As we enjoy the last days of summer, I have a yearning to go see the sea. Instead (at least for today) I am appreciating the textile seascapes of Naomi Renouf. Naomi creates textile art that captures the land and seascapes of Jersey, a large island in the English Channel where she lives. Above is her work St. Ouen’s Sunset.
I admire Naomi’s use of color to bring her scenes to life. There is something intense, yet believably realistic in her work.
Naomi writes, “I often use a technique which involves layering small pieces of fabric with organza on a calico or canvas background and machine stitching into the layers. I also use techniques such as appliqué and burning or cutting back through the surface to expose the layers beneath. Whilst all of my work is free machine embroidered, I do also include hand embroidery in some pieces.”
Here is another of Naomi’s seascapes, this one called “Islands“:
Sitting here, landlocked, I can feel the salty spray coming off those breakers!
“Several years ago I developed a technique which enables me to produce work which looks similar to the hand-made paper I have made in the past. The background is made of fabric instead of paper. This is painted in the same way as the hand-made paper and then fabric and other media, including beads and found objects are applied using machine and hand embroidery.”
Here is her piece, which I really love, titled Grouville Bay:
Naomi writes, “My seascapes and landscapes reflect my love for the natural environment. The light, the time of year, the time of day and the weather all create their individual impression on the landscape and I find constant inspiration in these changes. I look at my surroundings letting ideas develop in my head. In my mind the colours intensify and the shapes become more abstract as I recreate my experiences of these moments in time. Through my textiles I want others to see the joy I have found in observing the world around me.”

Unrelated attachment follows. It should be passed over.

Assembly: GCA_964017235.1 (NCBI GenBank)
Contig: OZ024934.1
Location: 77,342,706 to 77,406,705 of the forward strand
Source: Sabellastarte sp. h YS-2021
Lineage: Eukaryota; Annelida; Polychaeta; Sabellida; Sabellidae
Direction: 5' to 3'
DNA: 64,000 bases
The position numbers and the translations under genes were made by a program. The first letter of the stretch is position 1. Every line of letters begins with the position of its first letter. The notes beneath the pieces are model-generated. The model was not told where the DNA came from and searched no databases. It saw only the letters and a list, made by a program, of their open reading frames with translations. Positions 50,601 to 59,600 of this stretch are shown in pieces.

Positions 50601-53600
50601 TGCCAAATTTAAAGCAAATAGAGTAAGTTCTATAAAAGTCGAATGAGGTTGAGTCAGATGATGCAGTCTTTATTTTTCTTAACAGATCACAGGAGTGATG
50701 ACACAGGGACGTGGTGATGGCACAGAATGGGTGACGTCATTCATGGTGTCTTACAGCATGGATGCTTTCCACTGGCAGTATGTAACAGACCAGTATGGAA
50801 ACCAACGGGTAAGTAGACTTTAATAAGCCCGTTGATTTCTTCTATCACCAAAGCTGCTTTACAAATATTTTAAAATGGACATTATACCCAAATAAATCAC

Here is one of Naomi’s landscapes, called Vista, Harewood House:
About her work process, Naomi writes a description of her method that reminds me very much of rughooking:
“Once I get started on a piece it progresses partly from my observations and feelings about a place and partly from the random things that happen as part of the process. The mixture of the random and the controlled elements mean that there is always a problem-solving aspect to producing a finished piece, which I find interesting. I like the spontaneity of working in this way as there is rarely a totally predictable outcome.”
Ok, let’s look at one more of Naomi’s works. The piece is called Bellozanne Abbey In Spring:
And finally, this quote, from England’s Embroiderers’ Guild (of which Naomi is a member) that seems as true to me about a row of hooked loops as embroidered stitches:
“As the thread travels across the surface, stitches create paths which can direct the viewer’s eye, create a focal point, draw or deflect attention from a particular element and create a texture that is at once visual and physical.”
All Naomi’s works are copyrighted, and so protected, and used here with her kind permission. And you will find more of her lovely work on her website at http://www.naomirenouf.co.uk/index.htm. Thanks, Naomi!